Since she was still a young teenager, her Uncle accompanied her to Club Pulsations, where DJ Wasswa Junior taught her how to use the turntable. She sites DJ Alex Ndawula for teaching her some skills. Other instructors included the late DJ Berry. DJ Rachael began her career as a disc jockey in 1995 and when she could stand on her own, other club owners started offering her opportunities to work at their clubs, she left Club Pulsations and joined Club Silk where she worked for eight years as an official and professional disc jockey. While there, she had time to fulfil contracts to play at private parties, she gained increasing recognition and received contracts to play at Club Sombreros in Jinja and was hosted at Club Florida 2000 and at Club Carnival, both in Nairobi and Stone Club in Mwanza. Ugandan radio show Saturday Night Mix Show recognised the importance of DJ Rachael in Ugandan electronic music, she performed at Nyege Nyege Festival in 2017. In 2015, BBC Radio 1Xtra chose DJ Rachael as one of Africa's top DJs and musicians, inviting her to discuss music in Uganda.

With increased recognition, DJ Rachael has been invited to participate in engagements overseas, including the WOMEX World Music Expo 2016 in Spain, the opening of Impact Hub, an arts space in Florence, Italy in 2017 and at a DAPHNE series event by Marea Stamper, in Chicago, United States in January 2017. Kungu has branched out into music production, training with and mentoring others to increase her skill. Since 2016, she has held monthly workshops for 25 female participants, her initiative, Femme Electronic, formally launched in 2016 to support female DJs and electronic dance music producers. That year, she held workshops with Santuri East Africa. In 2017, Dazed acknowledged DJ Rachael as one of "5 East African musicians you need to know" and DJ Mag wrote about her work to change the face of electronic music. In 2018, OkayAfrica shortlisted her as one of the top 10 house musicians in Kenya and Uganda and Electronic Beats reported on how DJ Rachael was changing Ugandan society through music.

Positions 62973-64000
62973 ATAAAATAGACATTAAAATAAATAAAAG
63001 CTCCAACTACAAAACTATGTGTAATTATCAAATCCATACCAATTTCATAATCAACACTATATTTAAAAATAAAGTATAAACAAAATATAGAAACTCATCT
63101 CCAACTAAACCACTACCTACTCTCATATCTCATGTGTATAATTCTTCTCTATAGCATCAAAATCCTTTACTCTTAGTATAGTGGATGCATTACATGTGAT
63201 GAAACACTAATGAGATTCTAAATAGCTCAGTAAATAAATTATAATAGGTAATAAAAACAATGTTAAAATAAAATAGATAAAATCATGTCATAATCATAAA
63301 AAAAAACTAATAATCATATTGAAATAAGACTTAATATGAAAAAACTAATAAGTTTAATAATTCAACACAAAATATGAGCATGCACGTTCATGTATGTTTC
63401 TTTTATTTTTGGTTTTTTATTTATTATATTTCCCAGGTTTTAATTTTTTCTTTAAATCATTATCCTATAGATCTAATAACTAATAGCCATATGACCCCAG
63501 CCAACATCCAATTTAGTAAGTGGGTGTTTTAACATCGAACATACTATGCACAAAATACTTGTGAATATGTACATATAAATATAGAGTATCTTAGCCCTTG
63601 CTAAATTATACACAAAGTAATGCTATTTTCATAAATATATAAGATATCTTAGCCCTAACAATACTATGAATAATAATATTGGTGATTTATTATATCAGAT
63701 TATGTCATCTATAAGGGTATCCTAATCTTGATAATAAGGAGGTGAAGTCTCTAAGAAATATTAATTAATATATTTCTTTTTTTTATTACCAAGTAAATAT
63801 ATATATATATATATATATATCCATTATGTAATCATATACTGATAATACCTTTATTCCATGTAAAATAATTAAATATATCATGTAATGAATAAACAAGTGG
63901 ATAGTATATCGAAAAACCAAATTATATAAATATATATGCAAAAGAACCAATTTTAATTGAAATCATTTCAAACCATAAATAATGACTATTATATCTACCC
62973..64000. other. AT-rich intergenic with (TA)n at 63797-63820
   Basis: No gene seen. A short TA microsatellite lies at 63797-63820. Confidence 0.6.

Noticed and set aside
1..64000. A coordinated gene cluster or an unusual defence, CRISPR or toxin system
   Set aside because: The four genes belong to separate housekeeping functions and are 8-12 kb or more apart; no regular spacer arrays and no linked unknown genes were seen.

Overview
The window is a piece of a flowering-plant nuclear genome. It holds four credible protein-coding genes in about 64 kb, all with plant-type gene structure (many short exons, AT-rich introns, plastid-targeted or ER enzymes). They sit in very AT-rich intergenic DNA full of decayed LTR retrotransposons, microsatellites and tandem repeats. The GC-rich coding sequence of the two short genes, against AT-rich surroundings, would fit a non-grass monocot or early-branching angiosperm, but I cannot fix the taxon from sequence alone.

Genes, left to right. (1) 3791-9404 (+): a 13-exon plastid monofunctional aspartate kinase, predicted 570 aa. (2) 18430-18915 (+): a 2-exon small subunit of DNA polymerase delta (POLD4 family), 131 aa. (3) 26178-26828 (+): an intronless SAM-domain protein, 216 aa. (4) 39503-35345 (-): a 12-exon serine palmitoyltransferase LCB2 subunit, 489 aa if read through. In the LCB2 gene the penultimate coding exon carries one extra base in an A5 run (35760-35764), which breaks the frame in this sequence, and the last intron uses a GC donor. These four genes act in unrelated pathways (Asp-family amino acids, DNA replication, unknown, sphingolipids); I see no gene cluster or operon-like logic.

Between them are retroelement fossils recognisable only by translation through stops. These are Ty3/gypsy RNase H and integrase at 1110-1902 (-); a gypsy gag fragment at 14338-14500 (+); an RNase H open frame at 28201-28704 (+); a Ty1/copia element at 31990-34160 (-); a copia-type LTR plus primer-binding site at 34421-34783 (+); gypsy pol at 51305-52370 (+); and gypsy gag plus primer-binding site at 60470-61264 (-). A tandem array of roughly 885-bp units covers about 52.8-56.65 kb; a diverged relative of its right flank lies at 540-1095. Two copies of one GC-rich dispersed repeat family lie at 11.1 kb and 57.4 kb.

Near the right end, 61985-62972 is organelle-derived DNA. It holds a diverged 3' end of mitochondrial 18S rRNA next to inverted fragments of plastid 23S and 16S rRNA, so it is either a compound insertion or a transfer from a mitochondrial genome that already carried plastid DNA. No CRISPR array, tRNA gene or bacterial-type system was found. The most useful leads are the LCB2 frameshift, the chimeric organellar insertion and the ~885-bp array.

Rachael Kungu is the rights of the LGBT + community. Official website Jinja Night Girls, Lethal As of 1 April 2013. DJ Rachael: Queen of the turntables As of 8 February 2016

Pierre Puiseux

Pierre Henri Puiseux was a French astronomer. Born in Paris, son of Victor Puiseux, he was educated at the École Normale Supérieure before starting work as an astronomer at the Paris Observatory in 1885, he worked on the aberration of light, lunar dynamics and, in collaboration with Maurice Loewy, the ill-fated Carte du Ciel project. Puiseux created a photographic atlas of the Moon based on 6000 photographs taken by Loewy. In 1892 he was awarded the Valz Prize, in 1896 was he awarded the Lalande Prize, both from the French Academy of Sciences, which he would become a member of in 1912. In 1900, Puiseux received the Prix Jules Janssen, the highest award of the Société astronomique de France, he became the Society's president from 1911-1913. The crater Puiseux on the Moon is named after him. Works by Pierre Puiseux at Project Gutenberg Works by or about Pierre Puiseux at Internet Archive P. Puiseux @ Astrophysics Data System JRASC 22 394 MNRAS 89 327 PASP 40 413